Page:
Wednesday's action at the Africa Cup of Nations sees Group D conclude with two heavyweights seemingly set for the knockout phase.

Egypt certainly have not been without their critics in this tournament, with the performances turned in by Carlos Queiroz's men far from spectacular, but they remain on the brink of progression.

Assuming they get the job done, they will join Nigeria in the next round after the Super Eagles won both of their first two matches.

The two giants of AFCON football will be expected to prevail on Wednesday.

Guinea-Bissau v Nigeria (19:00 GMT)

Considering Nigeria have come into this tournament essentially under the guidance of a caretaker manager in Augustine Eguavoen, the Nigerian Football Federation's technical director, they have made a very solid start.

They head into matchday three with six points from two games and have the chance to win all three first-round matches for the first time since 2006.

Nigeria will be massive favourites as well. Guinea-Bissau have never won an AFCON game in eight attempts, with only Benin (14), Mozambique (12) and Namibia (nine) playing more tournament matches without a single success.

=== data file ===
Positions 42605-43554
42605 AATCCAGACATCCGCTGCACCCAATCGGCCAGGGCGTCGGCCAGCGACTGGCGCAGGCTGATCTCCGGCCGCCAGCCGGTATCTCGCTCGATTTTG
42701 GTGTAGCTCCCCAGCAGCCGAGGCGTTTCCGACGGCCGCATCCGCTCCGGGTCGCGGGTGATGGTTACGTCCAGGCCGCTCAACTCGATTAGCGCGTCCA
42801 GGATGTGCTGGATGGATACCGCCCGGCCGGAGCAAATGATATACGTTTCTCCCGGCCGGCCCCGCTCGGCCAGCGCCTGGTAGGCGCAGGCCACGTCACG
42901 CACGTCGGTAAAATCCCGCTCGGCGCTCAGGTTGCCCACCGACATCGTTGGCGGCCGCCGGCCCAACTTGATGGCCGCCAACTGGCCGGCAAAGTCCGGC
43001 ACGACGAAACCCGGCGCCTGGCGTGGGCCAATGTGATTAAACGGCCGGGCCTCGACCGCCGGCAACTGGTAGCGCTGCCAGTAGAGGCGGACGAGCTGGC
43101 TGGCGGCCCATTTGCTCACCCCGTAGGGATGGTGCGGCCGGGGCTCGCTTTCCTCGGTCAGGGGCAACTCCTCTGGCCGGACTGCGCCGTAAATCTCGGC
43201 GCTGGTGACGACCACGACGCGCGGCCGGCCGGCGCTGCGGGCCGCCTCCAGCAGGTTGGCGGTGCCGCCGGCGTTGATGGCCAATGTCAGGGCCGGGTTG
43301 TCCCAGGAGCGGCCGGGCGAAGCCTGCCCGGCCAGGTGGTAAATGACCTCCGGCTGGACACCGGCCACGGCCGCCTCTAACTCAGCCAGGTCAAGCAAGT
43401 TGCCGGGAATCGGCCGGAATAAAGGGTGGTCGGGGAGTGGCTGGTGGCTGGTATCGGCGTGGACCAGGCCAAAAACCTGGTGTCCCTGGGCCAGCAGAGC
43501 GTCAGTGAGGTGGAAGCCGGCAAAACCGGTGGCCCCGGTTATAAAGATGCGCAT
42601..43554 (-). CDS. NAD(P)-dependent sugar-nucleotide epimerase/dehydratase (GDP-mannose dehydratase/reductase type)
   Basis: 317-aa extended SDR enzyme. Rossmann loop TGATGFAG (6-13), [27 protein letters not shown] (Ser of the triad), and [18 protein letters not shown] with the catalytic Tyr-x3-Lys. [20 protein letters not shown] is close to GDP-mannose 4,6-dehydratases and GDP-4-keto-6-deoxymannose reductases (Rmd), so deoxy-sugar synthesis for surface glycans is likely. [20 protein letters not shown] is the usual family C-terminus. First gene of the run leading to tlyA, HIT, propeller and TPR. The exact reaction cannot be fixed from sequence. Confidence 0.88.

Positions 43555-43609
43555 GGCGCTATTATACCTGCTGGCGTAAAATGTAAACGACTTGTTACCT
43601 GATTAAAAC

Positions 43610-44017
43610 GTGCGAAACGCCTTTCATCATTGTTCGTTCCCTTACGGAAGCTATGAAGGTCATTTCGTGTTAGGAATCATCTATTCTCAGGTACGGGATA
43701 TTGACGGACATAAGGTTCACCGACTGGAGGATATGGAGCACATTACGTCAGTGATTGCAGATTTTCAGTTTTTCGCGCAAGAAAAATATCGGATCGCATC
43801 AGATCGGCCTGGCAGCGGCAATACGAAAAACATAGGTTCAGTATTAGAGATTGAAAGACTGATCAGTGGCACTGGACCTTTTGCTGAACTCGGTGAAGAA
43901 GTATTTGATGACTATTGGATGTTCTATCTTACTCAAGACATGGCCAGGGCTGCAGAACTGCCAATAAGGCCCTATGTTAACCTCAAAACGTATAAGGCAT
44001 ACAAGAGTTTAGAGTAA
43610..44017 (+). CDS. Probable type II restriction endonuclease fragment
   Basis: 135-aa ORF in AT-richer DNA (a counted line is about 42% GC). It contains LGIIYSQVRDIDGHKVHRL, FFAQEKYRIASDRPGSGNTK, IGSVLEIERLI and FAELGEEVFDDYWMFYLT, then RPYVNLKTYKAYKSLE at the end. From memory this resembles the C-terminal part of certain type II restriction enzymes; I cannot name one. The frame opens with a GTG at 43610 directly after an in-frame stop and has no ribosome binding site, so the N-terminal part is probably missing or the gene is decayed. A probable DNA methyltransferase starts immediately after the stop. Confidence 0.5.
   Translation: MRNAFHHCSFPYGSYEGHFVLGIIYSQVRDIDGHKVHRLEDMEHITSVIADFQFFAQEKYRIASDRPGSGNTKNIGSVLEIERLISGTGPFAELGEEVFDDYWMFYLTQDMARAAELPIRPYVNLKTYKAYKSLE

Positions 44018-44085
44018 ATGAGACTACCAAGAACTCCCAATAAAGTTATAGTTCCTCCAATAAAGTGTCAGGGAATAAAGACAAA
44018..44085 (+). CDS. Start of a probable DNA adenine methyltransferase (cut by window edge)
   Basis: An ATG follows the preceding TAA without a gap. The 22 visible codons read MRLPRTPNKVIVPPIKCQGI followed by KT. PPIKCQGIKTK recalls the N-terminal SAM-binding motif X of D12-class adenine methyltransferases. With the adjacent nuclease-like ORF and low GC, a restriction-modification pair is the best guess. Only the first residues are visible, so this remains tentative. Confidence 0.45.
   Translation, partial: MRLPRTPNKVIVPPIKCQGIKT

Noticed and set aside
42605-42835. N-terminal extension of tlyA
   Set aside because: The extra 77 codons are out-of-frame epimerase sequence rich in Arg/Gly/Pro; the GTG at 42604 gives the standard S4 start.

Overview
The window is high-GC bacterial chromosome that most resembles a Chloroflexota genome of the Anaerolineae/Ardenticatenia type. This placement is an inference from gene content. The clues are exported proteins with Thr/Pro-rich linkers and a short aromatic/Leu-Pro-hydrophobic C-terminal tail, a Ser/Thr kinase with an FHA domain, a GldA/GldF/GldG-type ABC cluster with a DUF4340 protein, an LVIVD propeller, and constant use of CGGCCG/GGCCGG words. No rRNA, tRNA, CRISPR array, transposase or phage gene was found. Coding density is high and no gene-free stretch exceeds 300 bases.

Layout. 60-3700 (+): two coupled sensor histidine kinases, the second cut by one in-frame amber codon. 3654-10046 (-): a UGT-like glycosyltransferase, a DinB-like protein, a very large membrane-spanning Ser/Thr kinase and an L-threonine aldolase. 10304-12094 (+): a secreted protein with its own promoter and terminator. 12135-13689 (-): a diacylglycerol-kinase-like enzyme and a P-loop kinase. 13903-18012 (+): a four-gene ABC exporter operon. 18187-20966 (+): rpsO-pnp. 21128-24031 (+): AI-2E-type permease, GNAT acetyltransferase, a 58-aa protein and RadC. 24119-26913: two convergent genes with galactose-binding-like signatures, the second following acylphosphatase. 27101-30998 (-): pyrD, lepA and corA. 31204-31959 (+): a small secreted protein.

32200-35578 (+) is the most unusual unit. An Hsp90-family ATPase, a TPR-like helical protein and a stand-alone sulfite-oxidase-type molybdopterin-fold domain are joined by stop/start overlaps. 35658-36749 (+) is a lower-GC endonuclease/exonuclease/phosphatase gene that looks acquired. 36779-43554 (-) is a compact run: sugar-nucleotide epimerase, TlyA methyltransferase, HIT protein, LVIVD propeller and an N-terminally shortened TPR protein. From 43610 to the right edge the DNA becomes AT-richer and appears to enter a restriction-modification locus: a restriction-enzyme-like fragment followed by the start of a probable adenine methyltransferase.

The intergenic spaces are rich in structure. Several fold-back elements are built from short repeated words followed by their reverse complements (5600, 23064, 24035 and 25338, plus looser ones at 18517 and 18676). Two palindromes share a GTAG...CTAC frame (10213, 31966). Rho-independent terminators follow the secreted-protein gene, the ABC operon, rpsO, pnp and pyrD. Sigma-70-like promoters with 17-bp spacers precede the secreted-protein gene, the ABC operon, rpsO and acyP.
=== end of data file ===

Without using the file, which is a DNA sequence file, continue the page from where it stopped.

Their issue this time around has been an obvious wastefulness in front of goal, failing to score from 16 shots that convert to an expected goals (xG) total of 2.2 – if they are goalless in this game, Guinea-Bissau will become the first team in AFCON history to go seven successive matches without scoring.

One to watch: Taiwo Awoniyi (Nigeria)

Union Berlin forward Awoniyi may be a relatively new face at international level, but he has looked a prominent threat for Nigeria. His nine shots over the first two games was more than twice as many as any other Super Eagles player, while his 14 touches in the opposition's box is also the most of anyone in the squad. Still, one goal from 2.4 xG suggests he could sharpen up a little.

Awoniyi

Egypt v Sudan (19:00 GMT)

A point will be enough for the Pharaohs to follow Nigeria into the knockouts, though their defeat to Eguavoen's men means second place is the best they can hope for.

Egypt have looked every inch a side reliant on Mohamed Salah in this tournament, with his goal against Guinea-Bissau last time out breathing some life into their campaign.

While a draw will be enough for them, in reality only a win over Sudan will satisfy the expectations of supporters.

Sudan's xG total (1.25) and xGA (expected goals against) of 3.17 are the worst of the four teams in Group D, and Egypt will hope to capitalise on their lack of defensive solidity and attacking threat.

One to watch: Ali Achrine (Sudan)

If Sudan are to stand any chance of beating Egypt and potentially going through to the knockout phase, goalkeeper Achrine will surely need to be in inspired form.

Achrine